An Anniversary To Make Us Feel Old


 

I mentioned offhand that How I Met Your Mother “borrowed” its plot last week from a Seinfeld episode that aired 18 years ago (Alan Sepinwall pointed this out long before I did), and a commenter understandably wrote:

That Seinfeld episode was 18 years ago?!?

I need a drink.

Here’s something else to think about, if any of us can stand it: the pilot of Seinfeld first aired (as a summer burn-off) on July 5, 1989 — meaning that this year is the 20th anniversary of Seinfeld. (It’s also the 20th anniversary of The Simpsons because the Christmas episode aired in 1989, but oddly enough, even though that show is still on, I still think of it as being older than Seinfeld — probably because it is; the characters actually began in 1987.) To put this into perspective, Seinfeld this year will be as old as the moon landing and the cancellation of the Smothers Brothers when Seinfeld began. The first appearance of Seinfeld was the 20th anniversary of Scooby-Doo and The Brady Bunch. Seinfeld once parodied The Godfather, and it is now older than The Godfather was when Seinfeld started. It is older than most of the shows I considered “old” when I first started watching it.

I don’t really have a thesis or conclusion for this post, except perhaps to note the way syndication scrambles up the age of shows: because Seinfeld has only just started to be eased out of syndication in favour of newer shows, it still doesn’t feel “old,” whereas most shows that began in 1989 (or 1990, when it had its four-episode mini-season, or 1991, when it finally got a regular spot on NBC) feel very much of there time. It will happen, though; Cheers used to be very much a part of the culture because it was constantly in syndication, but now that it’s not in syndication very much, it has taken on the feel of an old classic TV show, rather than a recent show that just doesn’t happen to be producing new episodes any more.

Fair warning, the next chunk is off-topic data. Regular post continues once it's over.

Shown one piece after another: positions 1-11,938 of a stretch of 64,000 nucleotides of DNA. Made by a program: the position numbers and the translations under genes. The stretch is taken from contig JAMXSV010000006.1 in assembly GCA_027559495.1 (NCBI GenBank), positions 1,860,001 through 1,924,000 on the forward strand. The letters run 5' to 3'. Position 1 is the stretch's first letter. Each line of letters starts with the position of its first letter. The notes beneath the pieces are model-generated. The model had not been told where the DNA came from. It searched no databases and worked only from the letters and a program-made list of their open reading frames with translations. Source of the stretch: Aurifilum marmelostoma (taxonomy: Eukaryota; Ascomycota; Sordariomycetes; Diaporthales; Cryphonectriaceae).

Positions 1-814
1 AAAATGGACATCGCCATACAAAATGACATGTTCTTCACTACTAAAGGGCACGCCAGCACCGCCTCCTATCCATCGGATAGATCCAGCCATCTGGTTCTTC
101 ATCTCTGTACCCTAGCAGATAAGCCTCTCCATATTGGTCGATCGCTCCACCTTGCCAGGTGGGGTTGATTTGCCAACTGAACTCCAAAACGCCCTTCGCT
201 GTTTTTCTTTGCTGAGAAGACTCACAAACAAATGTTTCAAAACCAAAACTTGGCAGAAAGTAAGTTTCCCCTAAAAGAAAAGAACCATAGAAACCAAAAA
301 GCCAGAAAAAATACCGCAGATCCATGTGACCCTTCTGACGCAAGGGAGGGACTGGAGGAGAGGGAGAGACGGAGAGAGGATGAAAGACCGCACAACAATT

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An Anniversary To Make Us Feel Old

  1. Seinfeld has a lot of fairly classic stories to tell, and it has amazing re-watchability. I guess I’ll be sad when it’s replaced with other schlock when I’m looking to kill time at 10 p.m.

  2. I could watch each Seinfeld episode a million times. And I think I’m halfway there.

    1989 is also the anniversary of Rugrats. And I know that because I thought that was amazing when I was a little kid, since I was also born in 1989.

    • By the way, I’m pretty sure Rugrats launched in 1991. It, Doug and Ren and Stimpy all debuted at the same time; they were the initial Nicktoons.

      Mike

  3. I agree Seinfeld holds up very well in repeats, and I think a lot of that has to do with the show not really having anything that dates it. Topical references are made, sure, but not a huge abundance of them, and the show’s basic plots and even characters’ conversation topics have kind of a timeless quality to them.

    The show has lasted an amazingly long time in heavy syndication, considering its last new episode was produced more than 10 years ago. Usually shows that old move to the weekends or at the very least lose their desirable weeknight timeslots. But Seinfeld has held on.